NTP designed a long-term study where animals would be irradiated by different kinds of mobile phone radiation – to take account of the differing mobile technologies. This was done in a closely controlled environment, so that the effects of mobile radiation could be differentiated from other confounding factors – something that many other studies have failed to do.
The study began, and… nothing; which is the issue with long-term exposure studies – they take time to produce a result.
In the interim various scientists recommended ‘precaution’ in the use of mobile phones. Though governments and the telecommunications industry have ignored that advice.
Category 2B: ‘possibly carcinogenic to humans’
Another official study, carried out by the World Health Organization’s Interphone Study Group, published its results in 2010.
Using epidemiological data they concluded there was ‘no increase in risk’ of cancer – although they accepted there may be a weak association with one specific type of cancer, glioma, amongst the heaviest mobile users.
In 2011, contrary to the mollifying statements from the industry, the World Health Organisation’s International Agency for Research on Cancer (IARC) declared that
“the evidence, while still accumulating, is strong enough to support a conclusion and the 2B [possibly carcinogenic to humans] classification. The conclusion means that there could be some risk, and therefore we need to keep a close watch for a link between cell phones and cancer risk.”
In response to the IARC statement, the European Environment Agency recommended, “taking a precautionary approach to policy making in this area.”
As yet that call has not been heeded by many EU governments and regulators. And certainly not in the UK, where wireless connectivity is seen as a driver of economic growth.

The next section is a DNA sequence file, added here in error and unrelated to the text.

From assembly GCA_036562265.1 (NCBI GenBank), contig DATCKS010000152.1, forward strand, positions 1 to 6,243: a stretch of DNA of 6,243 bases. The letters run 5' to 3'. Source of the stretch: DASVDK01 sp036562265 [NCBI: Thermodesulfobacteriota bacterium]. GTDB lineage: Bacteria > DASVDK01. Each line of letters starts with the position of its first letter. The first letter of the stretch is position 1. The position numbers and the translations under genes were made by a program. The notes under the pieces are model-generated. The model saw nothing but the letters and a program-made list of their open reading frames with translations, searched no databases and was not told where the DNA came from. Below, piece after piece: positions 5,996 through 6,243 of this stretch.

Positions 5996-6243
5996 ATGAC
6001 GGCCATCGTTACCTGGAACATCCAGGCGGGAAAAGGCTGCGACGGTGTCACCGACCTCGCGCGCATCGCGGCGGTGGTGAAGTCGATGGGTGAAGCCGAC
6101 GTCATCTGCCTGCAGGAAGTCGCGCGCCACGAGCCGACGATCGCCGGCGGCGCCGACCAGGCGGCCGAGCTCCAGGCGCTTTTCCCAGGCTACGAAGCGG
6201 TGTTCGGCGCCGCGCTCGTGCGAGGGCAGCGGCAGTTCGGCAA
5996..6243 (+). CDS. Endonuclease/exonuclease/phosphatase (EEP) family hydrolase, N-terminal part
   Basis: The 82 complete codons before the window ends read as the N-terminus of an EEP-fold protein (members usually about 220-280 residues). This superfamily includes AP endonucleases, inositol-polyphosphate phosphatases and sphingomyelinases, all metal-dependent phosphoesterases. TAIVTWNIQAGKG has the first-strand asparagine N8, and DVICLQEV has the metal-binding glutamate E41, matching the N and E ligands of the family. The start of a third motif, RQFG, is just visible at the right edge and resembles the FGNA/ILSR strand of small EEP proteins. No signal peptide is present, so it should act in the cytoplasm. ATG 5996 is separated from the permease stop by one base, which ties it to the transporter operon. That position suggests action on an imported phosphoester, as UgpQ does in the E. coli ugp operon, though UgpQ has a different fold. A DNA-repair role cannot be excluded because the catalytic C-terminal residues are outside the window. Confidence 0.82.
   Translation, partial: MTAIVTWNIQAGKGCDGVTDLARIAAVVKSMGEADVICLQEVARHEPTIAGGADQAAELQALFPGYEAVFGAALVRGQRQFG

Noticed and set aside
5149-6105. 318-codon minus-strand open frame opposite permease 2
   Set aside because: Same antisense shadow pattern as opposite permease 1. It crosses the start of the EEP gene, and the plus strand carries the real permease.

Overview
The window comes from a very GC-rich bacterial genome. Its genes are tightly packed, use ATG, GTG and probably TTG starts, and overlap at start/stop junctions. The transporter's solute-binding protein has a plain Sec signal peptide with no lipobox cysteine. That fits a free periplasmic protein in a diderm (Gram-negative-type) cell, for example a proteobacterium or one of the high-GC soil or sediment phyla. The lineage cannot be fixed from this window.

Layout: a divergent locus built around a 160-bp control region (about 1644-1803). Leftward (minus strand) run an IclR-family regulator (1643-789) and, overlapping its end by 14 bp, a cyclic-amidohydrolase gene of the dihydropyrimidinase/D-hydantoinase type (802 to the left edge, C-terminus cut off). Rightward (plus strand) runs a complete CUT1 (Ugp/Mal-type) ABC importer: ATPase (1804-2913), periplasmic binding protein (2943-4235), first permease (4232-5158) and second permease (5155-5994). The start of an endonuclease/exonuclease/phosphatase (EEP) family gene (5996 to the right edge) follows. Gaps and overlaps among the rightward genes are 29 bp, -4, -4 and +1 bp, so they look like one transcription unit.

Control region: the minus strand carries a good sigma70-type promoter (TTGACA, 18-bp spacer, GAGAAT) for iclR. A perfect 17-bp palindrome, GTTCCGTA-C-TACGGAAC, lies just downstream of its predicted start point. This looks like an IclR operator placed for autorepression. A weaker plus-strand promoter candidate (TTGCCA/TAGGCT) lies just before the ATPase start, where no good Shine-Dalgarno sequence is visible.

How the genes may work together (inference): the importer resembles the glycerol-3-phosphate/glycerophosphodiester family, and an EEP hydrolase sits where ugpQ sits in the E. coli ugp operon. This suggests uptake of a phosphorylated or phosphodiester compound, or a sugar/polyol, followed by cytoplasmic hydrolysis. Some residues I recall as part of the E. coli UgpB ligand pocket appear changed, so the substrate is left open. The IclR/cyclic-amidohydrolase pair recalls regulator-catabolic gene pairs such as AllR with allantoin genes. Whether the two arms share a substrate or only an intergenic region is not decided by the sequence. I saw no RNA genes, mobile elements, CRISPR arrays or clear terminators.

Wifi and the exponential growth of connectivity
From the 2000s, research widened beyond mobile phones to look at all forms of wireless communication – given that the use of WiFi had become widespread.
Around this time stories began to emerge about ‘electrosensitive’ people who were adversely affected by RF radiation. Sometimes mocking, these articles often claimed ‘no proof‘ – though symptoms were demonstrable, and research studies have shown that some people are able to sense RF radiation within the bounds of statistical certainty.
Again, as with early mobile phone studies, WiFi-related studies produced no certain outcomes for human health – due to the lack of controlled research.
As a result, and without requiring that a safety case be proven, governments and the industry have rolled-out the installation of WiFi across society.
The political bias against ‘precaution’
The difficulty is that studies which produced no clear-cut result tend, on the basis of the precautionary approach, to call for preventative action in advance of certain scientific evidence.
Unfortunately the ‘precautionary principle’ is one of the issues which is toxic to right-wing politicians (especially in the USA). They believe it harms economic growth as it seeks to restrict people’s rights to pollute or damage the environment.